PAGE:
On Monday 27 February, the UK government and EU agreed in principle a new deal to tackle issues caused by the Northern Ireland Protocol.
The protocol is the part of the Brexit deal which sets Northern Ireland’s trade rules and keeps it inside the EU’s single market for goods. It keeps the Irish land border open but means products arriving into Northern Ireland from the rest of the UK are subject to checks and controls.
The new deal – the Windsor Framework – should reduce the friction on Great Britain-to-Northern Ireland trade.
Green lanes and red lanes
The deal centres around the concept of green lanes and red lanes.
British goods staying in Northern Ireland will use the green lane at Northern Ireland ports and will face minimal paperwork and no routine physical checks.
Goods due to travel into Ireland will use the red lane and will face customs processes and other checks at Northern Ireland ports.
In order to use the green lane, businesses will need to register as a trusted trader under the new United Kingdom Internal Market Scheme (UKIMS). Supermarkets and other businesses that are members of an existing scheme will be automatically moved onto UKIMS. A wide range of other businesses will also qualify for UKIMS, including those based in Great Britain with no physical premises in Northern Ireland.
Source: FT research
The government says the new deal will address the added bureaucracy that has been a major impact of the protocol. Businesses moving goods through the green lane will no longer need to provide a supplementary declaration.
The government has also committed to retaining the Trader Support Service to help businesses with trade paperwork.
Businesses do not need to take any action right now and should continue as per current arrangements. The government has said it will consult and work with businesses over the coming months ahead of implementing any changes required by the new arrangements.
Online shopping parcels
Under the original protocol, all parcels being sent from Great Britain to Northern Ireland consumers would have required a customs declaration.
A “grace period” meant that part of the protocol was never implemented. The new deal effectively makes this grace period permanent, although there will be some requirements for logistics companies. Authorised parcel operators will have to share data with the government to monitor and manage any risks of smuggling in the EU market.
That data-sharing process is expected to be in place by September 2024.
Food and horticulture
The EU’s strict rules and processes for food products entering its single market have meant trade in food products from Great Britain to Northern Ireland has seen some significant impacts.
Under the original protocol, some Great Britain products deemed by the EU to be higher risk should have been banned from Northern Ireland. The new deal means this ban has gone for good.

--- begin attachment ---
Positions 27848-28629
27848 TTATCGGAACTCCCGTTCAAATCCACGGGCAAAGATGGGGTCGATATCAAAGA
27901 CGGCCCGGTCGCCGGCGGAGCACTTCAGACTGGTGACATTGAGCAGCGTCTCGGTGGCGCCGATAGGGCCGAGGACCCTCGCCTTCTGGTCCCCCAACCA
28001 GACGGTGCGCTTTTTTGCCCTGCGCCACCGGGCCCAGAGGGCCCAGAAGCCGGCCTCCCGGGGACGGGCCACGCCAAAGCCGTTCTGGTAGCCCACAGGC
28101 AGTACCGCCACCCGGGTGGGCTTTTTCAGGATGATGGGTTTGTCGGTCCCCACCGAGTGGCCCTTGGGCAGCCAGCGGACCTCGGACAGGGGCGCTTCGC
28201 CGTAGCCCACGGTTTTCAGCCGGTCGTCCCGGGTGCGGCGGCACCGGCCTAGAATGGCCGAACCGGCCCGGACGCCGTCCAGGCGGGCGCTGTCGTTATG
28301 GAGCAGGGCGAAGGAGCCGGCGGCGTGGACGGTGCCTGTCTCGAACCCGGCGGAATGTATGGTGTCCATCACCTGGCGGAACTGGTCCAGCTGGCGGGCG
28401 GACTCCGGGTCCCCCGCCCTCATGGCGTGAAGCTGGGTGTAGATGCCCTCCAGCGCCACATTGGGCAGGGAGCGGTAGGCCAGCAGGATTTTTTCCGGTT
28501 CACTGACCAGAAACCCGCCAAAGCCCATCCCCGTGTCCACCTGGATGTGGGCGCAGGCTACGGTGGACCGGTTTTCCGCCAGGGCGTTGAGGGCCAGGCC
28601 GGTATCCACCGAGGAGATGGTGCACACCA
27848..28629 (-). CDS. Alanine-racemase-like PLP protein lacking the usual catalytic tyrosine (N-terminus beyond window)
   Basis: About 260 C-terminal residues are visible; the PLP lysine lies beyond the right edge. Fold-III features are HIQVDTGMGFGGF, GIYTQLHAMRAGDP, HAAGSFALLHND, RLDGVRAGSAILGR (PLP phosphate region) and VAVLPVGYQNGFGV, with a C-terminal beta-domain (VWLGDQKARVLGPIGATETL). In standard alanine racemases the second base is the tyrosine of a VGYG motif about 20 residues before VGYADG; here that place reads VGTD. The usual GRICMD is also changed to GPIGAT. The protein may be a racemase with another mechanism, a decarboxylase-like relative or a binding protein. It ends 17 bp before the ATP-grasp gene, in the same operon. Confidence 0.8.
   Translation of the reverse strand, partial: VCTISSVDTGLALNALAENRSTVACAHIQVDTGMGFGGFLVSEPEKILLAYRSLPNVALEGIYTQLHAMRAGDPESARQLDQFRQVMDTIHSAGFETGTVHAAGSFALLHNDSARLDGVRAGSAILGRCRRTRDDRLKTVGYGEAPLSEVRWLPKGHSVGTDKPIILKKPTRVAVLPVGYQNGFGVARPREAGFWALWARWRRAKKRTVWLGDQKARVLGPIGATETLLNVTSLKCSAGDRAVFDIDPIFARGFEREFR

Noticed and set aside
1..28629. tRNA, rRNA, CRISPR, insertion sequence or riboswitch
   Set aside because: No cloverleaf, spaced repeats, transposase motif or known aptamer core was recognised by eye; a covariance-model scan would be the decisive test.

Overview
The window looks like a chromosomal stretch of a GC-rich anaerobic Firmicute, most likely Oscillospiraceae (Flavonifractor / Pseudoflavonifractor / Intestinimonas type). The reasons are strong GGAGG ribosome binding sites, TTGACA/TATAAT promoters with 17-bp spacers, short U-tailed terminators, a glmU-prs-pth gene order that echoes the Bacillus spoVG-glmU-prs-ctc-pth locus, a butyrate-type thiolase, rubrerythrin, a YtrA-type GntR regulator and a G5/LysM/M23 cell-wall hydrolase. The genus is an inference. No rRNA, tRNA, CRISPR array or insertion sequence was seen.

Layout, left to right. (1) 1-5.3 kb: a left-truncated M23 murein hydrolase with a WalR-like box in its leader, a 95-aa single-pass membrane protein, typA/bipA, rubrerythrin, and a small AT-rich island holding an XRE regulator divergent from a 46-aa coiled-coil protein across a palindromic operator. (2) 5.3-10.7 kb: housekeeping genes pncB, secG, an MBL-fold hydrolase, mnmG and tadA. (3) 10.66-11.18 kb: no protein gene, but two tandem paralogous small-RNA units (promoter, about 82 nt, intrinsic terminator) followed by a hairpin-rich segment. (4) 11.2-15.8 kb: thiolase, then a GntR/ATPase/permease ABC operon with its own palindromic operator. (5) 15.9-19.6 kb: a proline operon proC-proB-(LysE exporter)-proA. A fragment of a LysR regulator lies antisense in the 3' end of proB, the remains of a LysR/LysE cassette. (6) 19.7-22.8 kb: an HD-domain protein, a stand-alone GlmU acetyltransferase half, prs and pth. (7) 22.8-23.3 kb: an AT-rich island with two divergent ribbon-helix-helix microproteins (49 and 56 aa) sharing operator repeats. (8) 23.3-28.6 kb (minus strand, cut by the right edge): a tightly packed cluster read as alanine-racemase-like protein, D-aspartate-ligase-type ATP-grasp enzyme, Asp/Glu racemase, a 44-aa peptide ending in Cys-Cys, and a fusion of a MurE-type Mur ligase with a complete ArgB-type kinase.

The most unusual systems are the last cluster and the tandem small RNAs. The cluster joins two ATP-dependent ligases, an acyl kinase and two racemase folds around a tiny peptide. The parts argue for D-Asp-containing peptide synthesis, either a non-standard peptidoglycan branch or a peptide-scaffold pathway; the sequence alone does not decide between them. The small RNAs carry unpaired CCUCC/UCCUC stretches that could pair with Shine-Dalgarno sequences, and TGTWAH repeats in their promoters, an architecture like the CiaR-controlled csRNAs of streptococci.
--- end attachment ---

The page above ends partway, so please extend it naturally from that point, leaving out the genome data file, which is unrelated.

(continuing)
The new agreement means UK public health and safety standards will apply for all retail food and drink in the UK internal market.
Traders moving food using the green lane will only need to complete a single certificate for each lorry movement rather than multiple certificates for each load. Identity checks will be phased down from 100% today to just 5% by 2025, and physical checks on green lane loads will no longer be routine.
“Not for EU” labels on food products sold in Northern Ireland will be introduced. From October this year, prepacked meat and fresh milk will have to be individually labelled in this way, with labelling of other goods being rolled out by July 2025. The government has said it will provide financial support to help businesses with the labelling change.
The original protocol also meant new requirements for inspection and certification of plants being moved from Great Britain to Northern Ireland. Some products, like seed potatoes, were entirely banned.
The new agreement means all plants and seeds will be moved under the exiting UK-wide plant passport scheme. The seed potato ban will be revoked this autumn, as will a similar ban on “high risk” trees and shrubs.
Access to UK medicines
All medicines in Northern Ireland were subject to EU rules and authorisation under the protocol. This meant for novel medicines, it was the European Medicines Agency, not the UK’s Medicines and Healthcare Regulatory Agency (MHRA), which approved medicines for the Northern Ireland market.
Under the new agreement, patients in Northern Ireland should be able to access the same medicines in the same packs, with the same labels, as the rest of the UK – permanently protecting the supply for UK medicines for Northern Ireland.
Businesses will only need to secure approval for a UK-wide licence from the UK’s MHRA to supply medicines to Northern Ireland, and will be able to produce a single medicines pack for the whole of the UK, including Northern Ireland.
VAT and excise rules
Under the original protocol, EU rules for VAT and excise apply to goods in Northern Ireland.
The new deal allows Northern Ireland to diverge from EU rules on the structure of excise duties, meaning that a new UK plan which is focused on taxing beverages on their alcoholic strength can apply in Northern Ireland.
The deal on VAT means the UK can apply reduced VAT rates on goods supplied and installed in immovable property located in Northern Ireland, even if the applicable UK VAT is below EU minimum rates.
The UK can also apply reduced VAT to a higher number of categories of goods than allowed under EU law.
Read more in the UK.GOV press release here.